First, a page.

CC: Marnie (1964)

2019/20 SEASON!

Sunday, December 01, 2019 - Sunday, December 01, 2019

Marnie (1964)

Sunday, December 01, 2019 @ 3:00 PM
Calgary Central Library, Performance Hall
 - 800 3 Street SE, Calgary, AB
FREE Admission

Part of our Library Screening Series, which presents a screening of the film along with a short lecture/guided discussion of its cultural and artistic significance.

Marnie (1964) is not a traditional Alfred Hitchcock film. One of the last acknowledged masterpieces in his career, the movie is as much a psychological delve into the mind of the man responsible for such classics as Notorious (1946) and Psycho (1960) as it is a pure suspense film. Tippi Hedren is stunning as Marnie, a frigid woman with a mysterious past, a penchant for kleptomania and colour coordinated panic attacks. As her husband Mark (Sean Connery) gamely tries to manage and control Marnie’s aberrant and destructive drives, it slowly becomes clear that Mark may be harbouring as much pathological impulse as Marnie herself. Coming at a time when Freudian analysis was in vogue and Masters and Johnson were compiling information in their groundbreaking study of human sexuality, the film provides a provocative sign of the times. In the obsessive hands of its legendary director, Marnie is a snapshot into the mind of a morally transgressive genius.

-Written by Scott Lang


Jean-Luc Godard famously once said “All you need to make a movie is a girl and a gun.” Film critic Pauline Kael seemingly echoed this statement when she titled one of her books Kiss Kiss, Bang Bang. Both filmmaker and critic observed the obvious relationship of sexuality and violence to cinema itself, and in both cases the amorous element comes first. Our Focus: Sexuality series explores how sexuality over the course of the last century has paralleled the development of cinematic language. Featuring films from the 1920s up to the 1990s, this globe-spanning series presents key films that consider subjects such as female sexual autonomy, gender fluidity and performativity, amorous power dynamics, and toxic predation. These are firebrand movies, emphasizing how the presentation of sexuality and human relationships on-screen is limited by the specific sociocultural framework of their era. In their emotional and cinematic power, these films are still strongly resonant and provocative today.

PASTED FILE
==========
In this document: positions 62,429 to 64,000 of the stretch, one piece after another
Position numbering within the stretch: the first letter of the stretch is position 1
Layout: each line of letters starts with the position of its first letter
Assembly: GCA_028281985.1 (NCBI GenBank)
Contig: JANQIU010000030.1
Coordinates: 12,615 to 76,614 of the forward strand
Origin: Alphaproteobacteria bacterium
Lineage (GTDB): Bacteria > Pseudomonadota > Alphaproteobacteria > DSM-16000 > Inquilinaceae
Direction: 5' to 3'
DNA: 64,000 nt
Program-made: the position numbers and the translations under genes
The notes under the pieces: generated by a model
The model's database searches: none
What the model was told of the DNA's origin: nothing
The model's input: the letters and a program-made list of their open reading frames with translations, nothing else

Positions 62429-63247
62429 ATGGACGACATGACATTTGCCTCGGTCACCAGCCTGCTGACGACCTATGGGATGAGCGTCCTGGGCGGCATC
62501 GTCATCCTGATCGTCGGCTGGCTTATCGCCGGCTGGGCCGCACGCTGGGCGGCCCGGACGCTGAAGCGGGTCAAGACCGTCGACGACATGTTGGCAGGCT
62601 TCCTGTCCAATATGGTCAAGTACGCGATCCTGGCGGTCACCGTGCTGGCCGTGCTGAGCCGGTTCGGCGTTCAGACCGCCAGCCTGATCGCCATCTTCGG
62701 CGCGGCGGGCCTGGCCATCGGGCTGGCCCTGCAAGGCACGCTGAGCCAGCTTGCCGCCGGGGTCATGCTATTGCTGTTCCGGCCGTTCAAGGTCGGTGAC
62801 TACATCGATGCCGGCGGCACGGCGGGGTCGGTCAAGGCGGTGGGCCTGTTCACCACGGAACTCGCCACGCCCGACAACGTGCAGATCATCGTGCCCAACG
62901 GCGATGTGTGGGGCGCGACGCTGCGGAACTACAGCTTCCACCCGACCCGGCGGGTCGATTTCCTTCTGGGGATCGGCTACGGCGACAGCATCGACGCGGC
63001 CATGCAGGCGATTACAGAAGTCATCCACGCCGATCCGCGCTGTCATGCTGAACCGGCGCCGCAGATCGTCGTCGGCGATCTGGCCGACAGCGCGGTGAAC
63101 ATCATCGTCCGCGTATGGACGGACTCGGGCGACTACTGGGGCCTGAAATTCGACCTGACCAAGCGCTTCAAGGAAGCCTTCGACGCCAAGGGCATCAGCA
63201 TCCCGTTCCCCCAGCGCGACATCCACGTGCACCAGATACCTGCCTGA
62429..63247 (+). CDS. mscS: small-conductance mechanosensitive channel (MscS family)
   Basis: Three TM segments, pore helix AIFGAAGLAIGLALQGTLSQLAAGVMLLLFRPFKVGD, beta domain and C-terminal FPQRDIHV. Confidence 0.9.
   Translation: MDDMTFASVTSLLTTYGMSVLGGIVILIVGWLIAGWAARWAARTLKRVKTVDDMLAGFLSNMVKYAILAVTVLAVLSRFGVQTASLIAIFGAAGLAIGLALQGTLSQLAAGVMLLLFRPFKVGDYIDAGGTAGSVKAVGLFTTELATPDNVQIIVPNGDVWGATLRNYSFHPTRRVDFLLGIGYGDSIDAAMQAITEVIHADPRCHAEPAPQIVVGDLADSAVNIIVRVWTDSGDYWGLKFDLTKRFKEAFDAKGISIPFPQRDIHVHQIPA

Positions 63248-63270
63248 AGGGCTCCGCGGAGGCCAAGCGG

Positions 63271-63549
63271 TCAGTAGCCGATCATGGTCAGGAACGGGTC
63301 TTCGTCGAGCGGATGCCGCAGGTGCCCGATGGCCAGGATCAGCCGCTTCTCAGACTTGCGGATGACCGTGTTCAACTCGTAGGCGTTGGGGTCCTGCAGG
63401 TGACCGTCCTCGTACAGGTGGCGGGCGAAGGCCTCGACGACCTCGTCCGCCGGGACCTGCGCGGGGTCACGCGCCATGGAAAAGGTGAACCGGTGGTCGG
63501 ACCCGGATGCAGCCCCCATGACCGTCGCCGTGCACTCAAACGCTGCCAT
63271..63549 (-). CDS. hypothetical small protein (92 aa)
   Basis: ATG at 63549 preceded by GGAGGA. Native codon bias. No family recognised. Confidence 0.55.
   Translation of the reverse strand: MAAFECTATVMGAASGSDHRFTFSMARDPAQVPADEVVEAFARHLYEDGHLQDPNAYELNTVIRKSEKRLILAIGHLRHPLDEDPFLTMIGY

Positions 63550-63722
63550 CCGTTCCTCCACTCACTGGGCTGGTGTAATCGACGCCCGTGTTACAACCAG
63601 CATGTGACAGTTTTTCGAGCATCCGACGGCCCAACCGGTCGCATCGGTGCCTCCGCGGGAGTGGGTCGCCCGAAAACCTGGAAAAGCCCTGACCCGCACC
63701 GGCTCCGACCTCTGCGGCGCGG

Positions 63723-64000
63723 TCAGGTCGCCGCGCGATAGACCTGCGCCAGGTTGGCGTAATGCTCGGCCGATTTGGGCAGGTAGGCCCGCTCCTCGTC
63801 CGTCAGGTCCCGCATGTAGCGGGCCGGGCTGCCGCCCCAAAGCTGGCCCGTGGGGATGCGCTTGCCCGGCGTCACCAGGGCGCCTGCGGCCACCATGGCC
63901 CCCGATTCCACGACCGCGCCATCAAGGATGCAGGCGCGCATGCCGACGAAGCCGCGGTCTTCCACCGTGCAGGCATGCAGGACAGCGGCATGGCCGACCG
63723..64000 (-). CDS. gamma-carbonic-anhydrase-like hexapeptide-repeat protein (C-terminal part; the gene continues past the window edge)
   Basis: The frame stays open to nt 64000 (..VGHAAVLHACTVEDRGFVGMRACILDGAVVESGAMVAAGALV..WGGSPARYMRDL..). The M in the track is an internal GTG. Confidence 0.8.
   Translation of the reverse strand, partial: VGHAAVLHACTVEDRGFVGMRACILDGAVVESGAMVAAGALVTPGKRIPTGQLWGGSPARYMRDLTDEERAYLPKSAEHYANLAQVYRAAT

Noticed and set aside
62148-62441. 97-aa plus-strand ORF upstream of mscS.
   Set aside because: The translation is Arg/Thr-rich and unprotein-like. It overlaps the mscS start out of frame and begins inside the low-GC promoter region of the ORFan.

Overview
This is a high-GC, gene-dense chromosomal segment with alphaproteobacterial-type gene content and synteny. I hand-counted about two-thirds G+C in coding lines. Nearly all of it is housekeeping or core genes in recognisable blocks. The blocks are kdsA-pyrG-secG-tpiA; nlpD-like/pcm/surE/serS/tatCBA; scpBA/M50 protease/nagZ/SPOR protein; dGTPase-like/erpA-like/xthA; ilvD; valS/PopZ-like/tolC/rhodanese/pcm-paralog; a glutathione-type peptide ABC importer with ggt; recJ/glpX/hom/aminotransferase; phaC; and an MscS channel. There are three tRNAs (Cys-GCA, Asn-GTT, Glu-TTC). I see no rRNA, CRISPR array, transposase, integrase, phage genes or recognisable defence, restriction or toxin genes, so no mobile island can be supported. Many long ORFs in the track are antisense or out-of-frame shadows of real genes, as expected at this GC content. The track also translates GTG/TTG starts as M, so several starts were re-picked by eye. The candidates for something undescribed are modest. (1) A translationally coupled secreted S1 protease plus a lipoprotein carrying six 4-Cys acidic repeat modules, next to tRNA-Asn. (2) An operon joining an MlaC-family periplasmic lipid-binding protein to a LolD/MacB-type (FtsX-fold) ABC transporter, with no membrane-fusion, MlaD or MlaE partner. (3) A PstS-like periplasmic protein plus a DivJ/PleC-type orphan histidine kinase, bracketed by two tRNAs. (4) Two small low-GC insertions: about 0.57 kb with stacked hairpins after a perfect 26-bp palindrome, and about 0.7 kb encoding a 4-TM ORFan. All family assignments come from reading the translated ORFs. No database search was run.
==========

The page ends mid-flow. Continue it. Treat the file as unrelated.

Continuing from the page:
About Calgary Cinematheque

We are a non-profit film society dedicated to presenting significant, challenging, and essential works of cinema art in Calgary. During our season, which runs from October to April, we screen films weekly, in curated programs which situate each film in a thematic and historical context. We do this because we believe cinema is an essential form of artistic, social, and political expression. Audiences should be able to engage with a wide range of cinematic expression, not only with what is commercially viable. We believe in the power of sharing these experiences with other people in a theatrical setting and we strive to cultivate a community around that experience.  

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NOTE: The showtimes listed on come directly from the theatres' announced schedules, which are distributed to us on a weekly basis. All showtimes are subject to change without notice or recourse to